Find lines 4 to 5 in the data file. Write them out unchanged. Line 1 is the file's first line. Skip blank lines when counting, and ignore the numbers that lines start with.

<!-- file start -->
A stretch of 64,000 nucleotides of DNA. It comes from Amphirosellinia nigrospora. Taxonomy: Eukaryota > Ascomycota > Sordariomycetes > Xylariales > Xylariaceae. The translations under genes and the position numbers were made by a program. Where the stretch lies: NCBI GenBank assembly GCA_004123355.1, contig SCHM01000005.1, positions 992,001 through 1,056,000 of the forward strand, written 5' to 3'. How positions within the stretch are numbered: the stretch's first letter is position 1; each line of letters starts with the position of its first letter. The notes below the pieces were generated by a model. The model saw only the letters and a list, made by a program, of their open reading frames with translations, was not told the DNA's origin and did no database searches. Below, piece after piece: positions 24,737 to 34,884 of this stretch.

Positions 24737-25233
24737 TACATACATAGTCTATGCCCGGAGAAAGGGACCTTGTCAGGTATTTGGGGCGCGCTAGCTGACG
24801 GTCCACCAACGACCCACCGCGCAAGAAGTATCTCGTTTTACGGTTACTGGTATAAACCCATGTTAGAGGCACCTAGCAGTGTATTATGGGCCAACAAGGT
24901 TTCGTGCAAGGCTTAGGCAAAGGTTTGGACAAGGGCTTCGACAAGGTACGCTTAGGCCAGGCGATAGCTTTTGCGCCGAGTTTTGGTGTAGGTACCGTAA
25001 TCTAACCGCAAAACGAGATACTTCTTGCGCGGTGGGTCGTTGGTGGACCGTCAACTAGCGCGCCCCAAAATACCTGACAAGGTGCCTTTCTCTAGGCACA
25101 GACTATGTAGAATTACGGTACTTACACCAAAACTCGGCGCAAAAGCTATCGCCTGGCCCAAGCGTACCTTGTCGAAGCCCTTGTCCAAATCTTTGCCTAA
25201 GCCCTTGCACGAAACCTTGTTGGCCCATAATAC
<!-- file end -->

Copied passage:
24801 GTCCACCAACGACCCACCGCGCAAGAAGTATCTCGTTTTACGGTTACTGGTATAAACCCATGTTAGAGGCACCTAGCAGTGTATTATGGGCCAACAAGGT
24901 TTCGTGCAAGGCTTAGGCAAAGGTTTGGACAAGGGCTTCGACAAGGTACGCTTAGGCCAGGCGATAGCTTTTGCGCCGAGTTTTGGTGTAGGTACCGTAA